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A case of the remember whens

A case of the remember whens

This weekend it was finally warm enough in Colorado to dig into my spring wardrobe. To honor the welcome pause in boot weather, I dusted off my favorite pair of gold flats—only to notice the toes were scuffed and blackened. As I tried to de-smudge them back to their original metallic glory, I realized why...

McKinley_5k_3-18-15This weekend it was finally warm enough in Colorado to dig into my spring wardrobe. To honor the welcome pause in boot weather, I dusted off my favorite pair of gold flats—only to notice the toes were scuffed and blackened. As I tried to de-smudge them back to their original metallic glory, I realized why they were so beat up: Last year at this time I had no idea what my feet were doing because I couldn’t see them. I was a house. A ginormous, swollen, “she-looks-like-she’s-about-to-pop” house.
Although all of my flattest, comfiest shoes still bear the marks of my third-trimester shuffle, my clothes are a different story. It’s bizarre (and a little thrilling) to think there’s a whole section of my closet I haven’t touched in two years. It’s also funny because every time I pick up a springy frock, all I can think about is this time last year when I was fully engulfed in all-things-maternity and wondering what this whole parenthood thing was going to be like.
I really had no idea. I also had no idea that my moment of inner-closet wistfulness would kick off an entire weekend of nostalgia.
My obnoxious “Aww, remember last year when…” comments reached an all-time high on Saturday when we took part in the annual Fort Collins St. Patty’s Day 5k, the Sharin’ O’ the Green. Andy and I have been running it for years, including last year when I waddled my way through the course at a turtle’s pace. Even though this is technically the first time Bea was fully present for the festivities, by begging (and by “begging” I mean “screaming uncontrollably”) to be carried the last mile, she effectively turned our jog into a walk down maternity-memory lane, complete with the arched back and calf cramps. I couldn’t help but feel a little twinge of sentimentality as I hobbled across the finish line toting an extra 20 pounds.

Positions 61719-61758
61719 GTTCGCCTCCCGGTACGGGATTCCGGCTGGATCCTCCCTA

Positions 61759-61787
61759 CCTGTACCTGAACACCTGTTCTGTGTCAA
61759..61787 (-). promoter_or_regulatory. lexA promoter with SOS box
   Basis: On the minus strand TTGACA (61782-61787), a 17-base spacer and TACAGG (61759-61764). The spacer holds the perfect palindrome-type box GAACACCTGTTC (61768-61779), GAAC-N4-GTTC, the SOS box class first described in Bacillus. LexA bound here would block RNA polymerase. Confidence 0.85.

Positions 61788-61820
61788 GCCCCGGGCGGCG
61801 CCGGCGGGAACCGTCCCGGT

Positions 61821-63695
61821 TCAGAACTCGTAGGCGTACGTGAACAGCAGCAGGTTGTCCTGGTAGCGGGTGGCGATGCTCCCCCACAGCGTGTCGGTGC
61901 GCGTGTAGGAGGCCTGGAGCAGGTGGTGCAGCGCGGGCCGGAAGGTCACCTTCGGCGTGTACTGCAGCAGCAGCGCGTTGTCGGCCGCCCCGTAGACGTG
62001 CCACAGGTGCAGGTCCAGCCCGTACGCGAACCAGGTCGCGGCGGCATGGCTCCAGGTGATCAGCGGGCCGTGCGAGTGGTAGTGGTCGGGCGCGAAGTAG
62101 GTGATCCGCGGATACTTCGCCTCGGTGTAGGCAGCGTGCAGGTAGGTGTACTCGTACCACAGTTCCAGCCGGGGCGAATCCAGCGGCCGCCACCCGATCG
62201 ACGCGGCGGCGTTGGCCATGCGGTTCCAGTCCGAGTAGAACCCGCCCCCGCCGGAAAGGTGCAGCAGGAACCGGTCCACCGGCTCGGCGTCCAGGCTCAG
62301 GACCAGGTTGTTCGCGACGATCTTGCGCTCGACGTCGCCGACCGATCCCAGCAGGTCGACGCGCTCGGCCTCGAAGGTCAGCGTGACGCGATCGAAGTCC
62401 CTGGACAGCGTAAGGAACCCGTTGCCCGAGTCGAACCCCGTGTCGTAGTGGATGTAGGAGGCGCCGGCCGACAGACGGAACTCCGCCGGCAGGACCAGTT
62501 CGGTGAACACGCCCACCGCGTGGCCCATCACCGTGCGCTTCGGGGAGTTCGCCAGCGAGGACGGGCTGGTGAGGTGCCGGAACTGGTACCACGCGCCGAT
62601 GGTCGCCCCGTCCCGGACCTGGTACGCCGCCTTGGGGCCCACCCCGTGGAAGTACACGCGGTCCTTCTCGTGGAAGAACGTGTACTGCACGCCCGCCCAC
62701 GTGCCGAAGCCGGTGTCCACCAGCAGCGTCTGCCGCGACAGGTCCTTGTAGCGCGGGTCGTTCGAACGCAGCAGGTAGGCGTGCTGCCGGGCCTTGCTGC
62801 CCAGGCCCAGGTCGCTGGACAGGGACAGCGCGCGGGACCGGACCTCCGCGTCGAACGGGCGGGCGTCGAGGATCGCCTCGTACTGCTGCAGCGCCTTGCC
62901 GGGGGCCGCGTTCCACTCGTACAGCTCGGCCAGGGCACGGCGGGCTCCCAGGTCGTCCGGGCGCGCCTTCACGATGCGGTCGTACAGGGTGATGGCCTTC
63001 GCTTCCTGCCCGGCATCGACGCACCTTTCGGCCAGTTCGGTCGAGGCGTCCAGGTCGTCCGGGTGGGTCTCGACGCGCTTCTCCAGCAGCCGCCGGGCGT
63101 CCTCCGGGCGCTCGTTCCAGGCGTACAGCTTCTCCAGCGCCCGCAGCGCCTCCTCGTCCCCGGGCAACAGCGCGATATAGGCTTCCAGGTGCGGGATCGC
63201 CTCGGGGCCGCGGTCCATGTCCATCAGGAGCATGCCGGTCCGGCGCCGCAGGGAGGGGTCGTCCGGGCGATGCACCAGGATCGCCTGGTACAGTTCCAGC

I guess all this reminiscence is coming about because we’re inching closer to Bea’s first birthday, and many of our annual events and holidays are about to make the switch from her list of “firsts” to “seconds.” Of course her experiences will change and grow and become more exciting with every passing year, but it’s easy for these repeat events to open the floodgates to my memories—Bea’s first spring, her first trip to the park, her first teeny-tiny ruffled dress, her first back-breaking 5k—and to the ol’ tear ducts.
I’m not normally this sentimental, and even now my moments of nostalgia are relatively short-lived. After all, there’s not much time to sit and fondly remember my plump, immobile baby bundle when my very real, very active 11-month-old is attempting to swim in the toilet. But occasionally something tweaks my memory, and I can’t help but feel a bit syrupy and sniffly and shocked at the past year and how quickly Bea has grown.
I would say that I wish time would slow down, but it is nice to see my feet again … and my old spring wardrobe … and a healthy, giggly baby feeding herself cheese and climbing the stairs. The memories are sweet, but I’m realizing that the here-and-now of making them is a whole lot sweeter—even if it means my little Bea is growing up!

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